Yes, I kind of grew into this profession, I did not even have to choose it. My parents were fans of jazz, they even met at a jazz concert. When they were young, there was a vivid club life in Italy, and they got to know a lot of jazz players whom I subsequently also got to know; they became my friends and role models. Gianni Basso, Renato Sellani, Franco Cerri… Yes, jazz had a flourishing culture in post-war Italy. My father himself played the tenor saxophone and wanted to be a professional musician, but unfortunately, it is very difficult in Italy to get into this profession. There are not as many chances for music schools and scholarships in jazz like, for instance, in the US. So my father gave up his own dream of being a musician, but he always encouraged me to pursue my own career. I basically had this music in my ears since I was born. And even until today, I play for my father, who unfortunately died exactly on this day five years ago (the interview was done on 20 June – editor’s note).
So I guess you moved to the US because you had better opportunities there…
I gave my very first concert in Italy at the age of 17, which is a lovely memory. But I think it was inevitable for me to leave my country and go to the place where jazz, this distinctly African American music, is from. It is similar to those people’s life story to do it the other way around and come to Italy to learn Italian opera from an authentic source. For me, this source was the US. One big motivation for me was to get to know great masters of jazz, to establish relations with them, and understand as much as I can from their culture and their secrets. Because whenever they gave concerts back in Italy, the best I could hope for was to talk with them for a few minutes in the dressing room, and then they had to leave for the next city. However, in the US, I really got to know them. Suddenly I was there, hanging out with James Moody… Incredible experiences!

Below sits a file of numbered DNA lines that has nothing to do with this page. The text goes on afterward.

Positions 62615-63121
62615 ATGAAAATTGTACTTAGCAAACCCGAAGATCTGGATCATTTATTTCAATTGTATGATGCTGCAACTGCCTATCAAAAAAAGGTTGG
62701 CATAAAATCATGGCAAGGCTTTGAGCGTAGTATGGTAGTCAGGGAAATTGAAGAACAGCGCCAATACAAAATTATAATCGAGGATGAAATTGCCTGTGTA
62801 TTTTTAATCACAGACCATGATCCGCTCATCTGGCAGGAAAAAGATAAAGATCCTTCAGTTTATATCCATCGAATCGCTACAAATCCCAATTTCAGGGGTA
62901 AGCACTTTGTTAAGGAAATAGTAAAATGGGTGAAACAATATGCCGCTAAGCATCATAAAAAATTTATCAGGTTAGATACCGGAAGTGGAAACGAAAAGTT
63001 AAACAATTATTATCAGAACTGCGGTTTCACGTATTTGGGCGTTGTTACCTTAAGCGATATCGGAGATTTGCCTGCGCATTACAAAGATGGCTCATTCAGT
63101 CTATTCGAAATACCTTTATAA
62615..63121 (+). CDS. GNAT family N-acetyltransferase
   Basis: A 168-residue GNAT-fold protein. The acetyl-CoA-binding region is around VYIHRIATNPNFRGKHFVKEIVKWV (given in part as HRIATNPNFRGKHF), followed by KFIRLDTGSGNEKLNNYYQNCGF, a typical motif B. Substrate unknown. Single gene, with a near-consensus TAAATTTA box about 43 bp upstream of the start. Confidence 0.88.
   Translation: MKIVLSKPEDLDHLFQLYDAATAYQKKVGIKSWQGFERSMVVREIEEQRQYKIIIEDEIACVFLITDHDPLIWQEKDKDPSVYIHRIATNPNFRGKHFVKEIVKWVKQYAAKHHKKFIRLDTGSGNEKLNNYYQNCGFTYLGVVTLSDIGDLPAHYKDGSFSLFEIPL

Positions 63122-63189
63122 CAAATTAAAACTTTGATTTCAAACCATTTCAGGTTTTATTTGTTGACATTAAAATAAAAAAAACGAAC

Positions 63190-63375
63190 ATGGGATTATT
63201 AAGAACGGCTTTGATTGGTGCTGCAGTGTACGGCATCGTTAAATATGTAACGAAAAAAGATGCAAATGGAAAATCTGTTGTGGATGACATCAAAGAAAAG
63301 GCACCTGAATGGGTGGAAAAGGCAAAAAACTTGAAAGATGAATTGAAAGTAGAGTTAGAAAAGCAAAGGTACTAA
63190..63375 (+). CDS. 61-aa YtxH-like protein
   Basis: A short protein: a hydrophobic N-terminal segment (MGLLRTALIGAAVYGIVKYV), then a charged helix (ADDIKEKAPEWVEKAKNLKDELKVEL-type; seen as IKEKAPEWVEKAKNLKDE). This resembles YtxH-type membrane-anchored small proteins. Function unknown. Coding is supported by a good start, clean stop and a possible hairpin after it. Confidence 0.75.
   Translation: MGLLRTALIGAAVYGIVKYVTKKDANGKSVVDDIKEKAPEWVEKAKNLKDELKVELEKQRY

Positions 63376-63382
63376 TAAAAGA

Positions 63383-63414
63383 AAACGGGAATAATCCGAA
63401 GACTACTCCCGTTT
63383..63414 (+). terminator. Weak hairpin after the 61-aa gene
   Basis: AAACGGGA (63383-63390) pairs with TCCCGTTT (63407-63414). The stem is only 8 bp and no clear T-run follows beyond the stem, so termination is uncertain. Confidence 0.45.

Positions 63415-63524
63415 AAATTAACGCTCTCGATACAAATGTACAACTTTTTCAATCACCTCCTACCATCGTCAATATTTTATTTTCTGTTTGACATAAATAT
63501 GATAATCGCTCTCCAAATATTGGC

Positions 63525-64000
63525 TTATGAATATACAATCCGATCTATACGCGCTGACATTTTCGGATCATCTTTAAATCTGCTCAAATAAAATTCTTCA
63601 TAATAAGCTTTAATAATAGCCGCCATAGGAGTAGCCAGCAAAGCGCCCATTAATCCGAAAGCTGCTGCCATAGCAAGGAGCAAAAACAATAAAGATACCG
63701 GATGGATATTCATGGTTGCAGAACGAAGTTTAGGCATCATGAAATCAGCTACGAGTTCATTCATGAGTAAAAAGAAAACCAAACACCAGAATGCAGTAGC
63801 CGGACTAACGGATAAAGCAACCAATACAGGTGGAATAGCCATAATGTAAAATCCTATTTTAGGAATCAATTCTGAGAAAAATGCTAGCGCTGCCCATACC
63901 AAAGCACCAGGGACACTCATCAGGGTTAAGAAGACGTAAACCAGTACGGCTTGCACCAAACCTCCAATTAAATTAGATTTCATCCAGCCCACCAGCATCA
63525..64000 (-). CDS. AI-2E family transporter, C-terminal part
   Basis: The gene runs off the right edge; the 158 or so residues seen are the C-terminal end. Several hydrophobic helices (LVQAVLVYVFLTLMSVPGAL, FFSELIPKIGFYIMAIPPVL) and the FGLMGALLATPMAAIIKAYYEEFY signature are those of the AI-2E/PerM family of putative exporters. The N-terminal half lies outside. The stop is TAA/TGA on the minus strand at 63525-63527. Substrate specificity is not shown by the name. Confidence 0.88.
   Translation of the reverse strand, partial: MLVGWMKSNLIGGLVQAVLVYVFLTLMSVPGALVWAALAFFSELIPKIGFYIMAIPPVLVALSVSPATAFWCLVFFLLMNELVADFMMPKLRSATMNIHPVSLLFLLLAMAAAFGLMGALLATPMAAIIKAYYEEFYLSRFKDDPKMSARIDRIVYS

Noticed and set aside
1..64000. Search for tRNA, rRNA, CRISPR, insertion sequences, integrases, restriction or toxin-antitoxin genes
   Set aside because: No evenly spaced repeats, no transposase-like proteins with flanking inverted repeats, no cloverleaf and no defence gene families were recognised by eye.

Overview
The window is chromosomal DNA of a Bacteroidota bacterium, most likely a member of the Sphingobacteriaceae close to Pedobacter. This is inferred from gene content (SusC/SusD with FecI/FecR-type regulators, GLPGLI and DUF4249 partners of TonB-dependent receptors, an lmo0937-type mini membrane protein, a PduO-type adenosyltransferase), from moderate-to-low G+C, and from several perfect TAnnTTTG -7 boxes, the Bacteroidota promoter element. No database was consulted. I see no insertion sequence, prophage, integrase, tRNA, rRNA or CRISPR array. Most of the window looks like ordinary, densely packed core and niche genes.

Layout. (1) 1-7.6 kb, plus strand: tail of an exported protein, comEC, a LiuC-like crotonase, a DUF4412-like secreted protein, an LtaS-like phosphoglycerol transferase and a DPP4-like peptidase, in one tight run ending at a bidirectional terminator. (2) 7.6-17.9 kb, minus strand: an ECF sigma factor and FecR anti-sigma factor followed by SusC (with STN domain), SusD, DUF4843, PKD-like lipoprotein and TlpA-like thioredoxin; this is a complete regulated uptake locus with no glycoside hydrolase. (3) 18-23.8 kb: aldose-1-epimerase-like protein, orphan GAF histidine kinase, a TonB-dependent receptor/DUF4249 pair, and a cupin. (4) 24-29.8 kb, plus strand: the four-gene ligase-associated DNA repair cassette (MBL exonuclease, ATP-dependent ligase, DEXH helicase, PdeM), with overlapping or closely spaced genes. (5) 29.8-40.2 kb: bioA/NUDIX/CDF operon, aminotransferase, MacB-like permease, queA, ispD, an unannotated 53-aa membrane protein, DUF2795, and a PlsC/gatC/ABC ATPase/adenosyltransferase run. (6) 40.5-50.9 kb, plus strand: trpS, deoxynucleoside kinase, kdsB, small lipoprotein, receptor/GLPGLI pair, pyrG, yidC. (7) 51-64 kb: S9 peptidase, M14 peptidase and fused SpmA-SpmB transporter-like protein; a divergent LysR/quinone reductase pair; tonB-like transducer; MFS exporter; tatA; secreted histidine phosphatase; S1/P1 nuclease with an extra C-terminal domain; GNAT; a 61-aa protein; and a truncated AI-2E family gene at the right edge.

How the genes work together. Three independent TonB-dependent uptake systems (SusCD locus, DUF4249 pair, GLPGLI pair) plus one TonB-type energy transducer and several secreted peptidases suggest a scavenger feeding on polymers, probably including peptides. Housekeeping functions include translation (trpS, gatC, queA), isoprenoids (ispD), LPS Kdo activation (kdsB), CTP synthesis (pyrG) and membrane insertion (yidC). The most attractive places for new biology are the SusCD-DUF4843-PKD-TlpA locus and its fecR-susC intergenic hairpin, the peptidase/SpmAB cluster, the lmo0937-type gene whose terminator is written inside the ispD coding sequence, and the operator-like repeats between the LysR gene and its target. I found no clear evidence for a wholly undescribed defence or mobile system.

I was very lucky to get a lot of support, probably also because US musicians saw the resilience in my story: I left my country, came to a completely different place, did not know people or had a scholarship first, I even had to practice the language. Musicians like James Moody and Benny Carter took me under their wings, I became part of their family, and through that, I gained a completely different outlook on music. I feel extremely blessed to have met so many of that great generation, because most of them are gone by now. They were wonderful both as musicians and human beings, and as life continues, we have to spread the message they brought into this world.
Speaking about that: how do you see the future of jazz?